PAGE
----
Terrific news! U.S. Attorney General Loretta Lynch, Department of Justice (DOJ), is currently reviewing my request to amend the RAVE Act! I’ve asked her to make the enforcement of the law clear so that event producers who take common-sense safety measures are no longer put at risk of prosecution.
Dear Virginia friends,
I need your help.
We need to motivate our Virginia U.S. Senators to move quickly to make dance concert settings safer. Festival and concert season is right around the corner and we need their attention now before we witness yet another year of senseless medical emergencies.
January 23, 2015 – Thank you for your support of the Amend the RAVE Act educational campaign that I have undertaken. It is because of your active involvement in this monumental, multifaceted effort that federal legislators have taken note of our work. My husband, Rob, and I have meet with one of Virginia’s Democratic U.S. senators as well as a prominent Republican congressman in the House of Representatives.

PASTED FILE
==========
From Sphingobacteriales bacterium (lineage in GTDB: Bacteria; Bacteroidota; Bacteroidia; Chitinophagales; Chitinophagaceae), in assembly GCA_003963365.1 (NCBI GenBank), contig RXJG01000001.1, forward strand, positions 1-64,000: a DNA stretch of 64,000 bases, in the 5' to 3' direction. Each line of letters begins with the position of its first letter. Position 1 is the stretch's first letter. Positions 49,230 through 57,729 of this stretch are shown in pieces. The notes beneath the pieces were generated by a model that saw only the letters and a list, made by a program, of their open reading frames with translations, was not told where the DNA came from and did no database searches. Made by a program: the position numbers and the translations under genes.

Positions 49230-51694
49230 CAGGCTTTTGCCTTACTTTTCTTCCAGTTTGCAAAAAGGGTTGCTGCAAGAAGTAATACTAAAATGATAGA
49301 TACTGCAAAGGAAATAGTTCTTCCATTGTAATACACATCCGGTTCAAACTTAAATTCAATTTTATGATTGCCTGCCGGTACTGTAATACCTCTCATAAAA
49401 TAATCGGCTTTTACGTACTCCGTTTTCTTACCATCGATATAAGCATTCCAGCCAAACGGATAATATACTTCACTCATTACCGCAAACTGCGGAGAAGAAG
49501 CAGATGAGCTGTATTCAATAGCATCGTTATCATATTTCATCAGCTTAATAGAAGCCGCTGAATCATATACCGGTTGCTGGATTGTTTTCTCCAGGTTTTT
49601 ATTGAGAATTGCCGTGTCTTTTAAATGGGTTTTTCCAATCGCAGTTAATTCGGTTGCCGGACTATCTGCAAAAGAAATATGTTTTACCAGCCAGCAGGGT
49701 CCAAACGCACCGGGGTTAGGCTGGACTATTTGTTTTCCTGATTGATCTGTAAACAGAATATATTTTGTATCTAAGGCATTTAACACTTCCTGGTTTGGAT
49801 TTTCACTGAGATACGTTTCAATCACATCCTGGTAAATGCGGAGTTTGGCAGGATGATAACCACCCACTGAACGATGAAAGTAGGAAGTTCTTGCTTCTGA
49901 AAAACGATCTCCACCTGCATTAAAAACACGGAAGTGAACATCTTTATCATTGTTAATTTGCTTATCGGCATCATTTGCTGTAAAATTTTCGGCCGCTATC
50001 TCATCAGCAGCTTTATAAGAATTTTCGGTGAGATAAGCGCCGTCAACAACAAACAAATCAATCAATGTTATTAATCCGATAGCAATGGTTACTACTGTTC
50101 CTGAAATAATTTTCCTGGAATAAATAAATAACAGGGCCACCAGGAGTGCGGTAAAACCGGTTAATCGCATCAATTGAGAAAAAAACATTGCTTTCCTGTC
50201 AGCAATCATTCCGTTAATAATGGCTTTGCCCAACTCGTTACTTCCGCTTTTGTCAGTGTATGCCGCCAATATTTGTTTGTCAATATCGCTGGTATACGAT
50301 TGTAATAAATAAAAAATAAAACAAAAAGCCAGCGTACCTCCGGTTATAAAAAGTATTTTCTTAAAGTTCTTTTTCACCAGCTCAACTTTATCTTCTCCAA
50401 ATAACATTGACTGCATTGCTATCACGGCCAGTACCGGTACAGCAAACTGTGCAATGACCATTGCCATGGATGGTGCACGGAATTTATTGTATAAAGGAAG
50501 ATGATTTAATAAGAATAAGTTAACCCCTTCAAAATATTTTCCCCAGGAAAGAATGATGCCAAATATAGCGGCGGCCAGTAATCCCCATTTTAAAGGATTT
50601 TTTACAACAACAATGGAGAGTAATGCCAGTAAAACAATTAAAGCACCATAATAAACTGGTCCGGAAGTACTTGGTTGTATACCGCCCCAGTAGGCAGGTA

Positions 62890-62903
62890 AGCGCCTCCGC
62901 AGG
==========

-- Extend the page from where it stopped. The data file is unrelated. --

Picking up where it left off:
September 15, 2014 – Thank you for signing the petition and making the Amend the RAVE Act (ATRA) campaign a force to be taken seriously. Many other public safety groups are lending their support and I have been receiving many media calls since I sent out a press release about the campaign last week.
Amend the RAVE Act!
Please sign the petition to ensure that public safety measures to reduce drug-related harm are not deterred by federal law.
Amend the Rave Act
My name is Dede Goldsmith. On August 31, 2013, my daughter, Shelley, died of heat stroke at an electronic dance music (EDM) concert in Washington D.C. after taking MDMA. Her death was partly the result of a dated law from 2003 called the RAVE Act that prevents safe settings at EDM events. Please join me in signing this petition. It is time for a “safety first” approach to drug use that includes harm reduction measures along with current law enforcement efforts.
I urge you to enact legislation to amend the 2003 Illicit Drug Anti-Proliferation Act (aka the RAVE Act) to ensure that music venue owners and event organizers can implement common sense safety measures to protect their patrons and reduce the risk of medical emergencies, including those associated with drug use, without fear of prosecution by federal authorities.
As the law currently stands, many owners and organizers are reluctant to institute such measures, fearing they may be accused of “maintaining a drug involved premises” under the Act, and thus opening themselves to criminal or civil prosecution. By clarifying the original intent of the Act, you will be ensuring that it can no longer be misinterpreted in ways that jeopardize public safety.